Worldwide investments in health have led to dramatic gains. The number of deaths of children under 5 has been cut in half since 1990 — which means 122 million children have been saved over the past 25 years.
Progress in global education, however, has been less clear. While we’ve made great strides in increasing access to education worldwide, new estimates reveal there are 264 million out-of-school youth. What’s worse: 250 million children around the world can’t read, write, or do basic math — including 130 million who have attended school.
As the CEO of an organization working to build strong, self-sustaining health and education systems, I’ve pondered whether the global education sector can draw and apply lessons from the global health sector.
Of course, there are many ways these two sectors are different. One of the biggest differences is that foreign aid spending on global health dwarfs spending on global education. This can be explained, in part, because of the urgency related to many global health issues such as malaria and HIV/AIDS — which are life and death matters — and the fact that there are one-time, cost-effective AND proven health interventions — such as vaccines — that save lives.
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It’s hard to create the same urgency with education, and there are no silver bullet solutions. Educating a child takes many years and many actors — and the results are harder to measure.
Global health and global education are inherently different, and the health sector still faces plenty of challenges — but there may be opportunities for learning, particularly when we examine systems strengthening in both sectors.
Here are four opportunities to move closer to achieving quality education for all:
1. Invest in a strong global ecosystem for education.
Ecosystems produce high-quality global public goods — knowledge, tools, and networks that others can draw upon and replicate. A strong global ecosystem can support local change agents to achieve better education outcomes.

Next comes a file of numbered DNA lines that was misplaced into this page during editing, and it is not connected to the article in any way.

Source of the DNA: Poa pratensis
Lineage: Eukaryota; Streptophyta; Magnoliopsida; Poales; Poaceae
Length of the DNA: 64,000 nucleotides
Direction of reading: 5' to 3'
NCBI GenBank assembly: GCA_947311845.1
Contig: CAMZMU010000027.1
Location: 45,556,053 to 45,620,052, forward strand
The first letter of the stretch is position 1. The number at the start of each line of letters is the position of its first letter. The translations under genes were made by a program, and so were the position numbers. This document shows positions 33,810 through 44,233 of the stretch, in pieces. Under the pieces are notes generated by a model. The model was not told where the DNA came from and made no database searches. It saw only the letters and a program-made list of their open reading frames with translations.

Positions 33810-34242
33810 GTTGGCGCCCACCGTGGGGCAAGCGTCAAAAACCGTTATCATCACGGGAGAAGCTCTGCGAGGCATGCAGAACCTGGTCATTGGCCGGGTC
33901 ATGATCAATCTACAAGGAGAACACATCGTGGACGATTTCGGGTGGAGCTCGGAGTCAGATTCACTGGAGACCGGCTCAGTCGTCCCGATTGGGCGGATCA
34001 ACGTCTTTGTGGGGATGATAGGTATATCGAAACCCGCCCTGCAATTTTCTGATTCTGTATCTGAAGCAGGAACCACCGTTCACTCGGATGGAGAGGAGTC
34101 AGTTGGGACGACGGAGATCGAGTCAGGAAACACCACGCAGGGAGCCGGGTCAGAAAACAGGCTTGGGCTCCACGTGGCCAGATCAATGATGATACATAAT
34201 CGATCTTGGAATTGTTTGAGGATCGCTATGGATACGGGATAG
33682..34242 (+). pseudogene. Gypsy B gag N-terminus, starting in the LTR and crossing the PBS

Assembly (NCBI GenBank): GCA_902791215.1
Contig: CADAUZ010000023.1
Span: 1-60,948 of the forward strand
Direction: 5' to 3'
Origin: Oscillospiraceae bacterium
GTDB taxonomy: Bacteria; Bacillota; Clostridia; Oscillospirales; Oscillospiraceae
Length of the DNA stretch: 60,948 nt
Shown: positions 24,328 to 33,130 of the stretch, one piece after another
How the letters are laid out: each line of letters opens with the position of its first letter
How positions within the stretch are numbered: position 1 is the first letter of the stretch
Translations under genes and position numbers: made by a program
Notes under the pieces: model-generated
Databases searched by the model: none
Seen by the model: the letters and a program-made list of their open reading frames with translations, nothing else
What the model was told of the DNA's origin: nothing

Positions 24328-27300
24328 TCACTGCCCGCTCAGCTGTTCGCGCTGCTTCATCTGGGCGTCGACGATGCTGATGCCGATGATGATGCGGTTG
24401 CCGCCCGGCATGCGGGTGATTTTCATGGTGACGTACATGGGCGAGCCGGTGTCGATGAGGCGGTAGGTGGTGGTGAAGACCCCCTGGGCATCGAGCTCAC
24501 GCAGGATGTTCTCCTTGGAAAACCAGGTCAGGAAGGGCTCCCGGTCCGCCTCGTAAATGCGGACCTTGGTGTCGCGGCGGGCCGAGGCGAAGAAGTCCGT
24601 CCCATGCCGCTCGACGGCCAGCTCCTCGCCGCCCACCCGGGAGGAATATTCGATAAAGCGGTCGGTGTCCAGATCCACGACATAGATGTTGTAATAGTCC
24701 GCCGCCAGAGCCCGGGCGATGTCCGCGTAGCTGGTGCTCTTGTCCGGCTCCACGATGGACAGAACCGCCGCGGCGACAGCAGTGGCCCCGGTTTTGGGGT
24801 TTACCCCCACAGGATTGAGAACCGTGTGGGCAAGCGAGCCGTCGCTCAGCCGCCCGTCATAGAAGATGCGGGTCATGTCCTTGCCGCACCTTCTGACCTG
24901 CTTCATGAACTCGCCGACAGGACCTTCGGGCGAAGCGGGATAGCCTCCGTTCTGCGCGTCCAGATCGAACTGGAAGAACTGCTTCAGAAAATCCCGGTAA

However, just 3 percent of official development assistance — or $242 million — for education went to global public goods in 2013. This compares to $4.7 billion (or 21 percent) of ODA in health — an astonishing difference. These findings were published in a study on sources of domestic and international financing for global education, led by Nicholas Burnett of Results for Development and Marco Schäferhoff of SEEK Development for the International Commission on Financing Global Education Opportunity.
To leverage existing resources and institutions geared toward improving education outcomes, Burnett and Schäferhoff argued that donors should double their support for global public goods to 6 percent, which would increase spending to $500 million per year.
2. Bolster collaborative learning approaches.
Strong global ecosystems also require collaborative learning — sharing expertise, experience, and knowledge across local, regional, and global networks. Countries need evidence about interventions that work, mechanisms for measuring their results, and access to peer networks to learn promising practices and receive support.
A great example in the health sector is the Joint Learning Network for Universal Health Coverage — a collaborative learning network of 27 countries that are working together to overcome barriers to achieving UHC.
Through peer-to-peer learning and the co-creation of tools and resources, the JLN is helping government officials with issues ranging from how to effectively engage the private sector to how to mobilize more domestic resources for health and much more. For example, JLN members Ghana and Vietnam are in the process of changing the way they pay providers based on their learnings from others in JLN’s provider payment collaborative. Both countries are developing more deliberate incentives for providers to be more responsive to consumers, efficient in the use of resources, conscious of clinical quality and customer service and oriented to outcomes versus only providing services.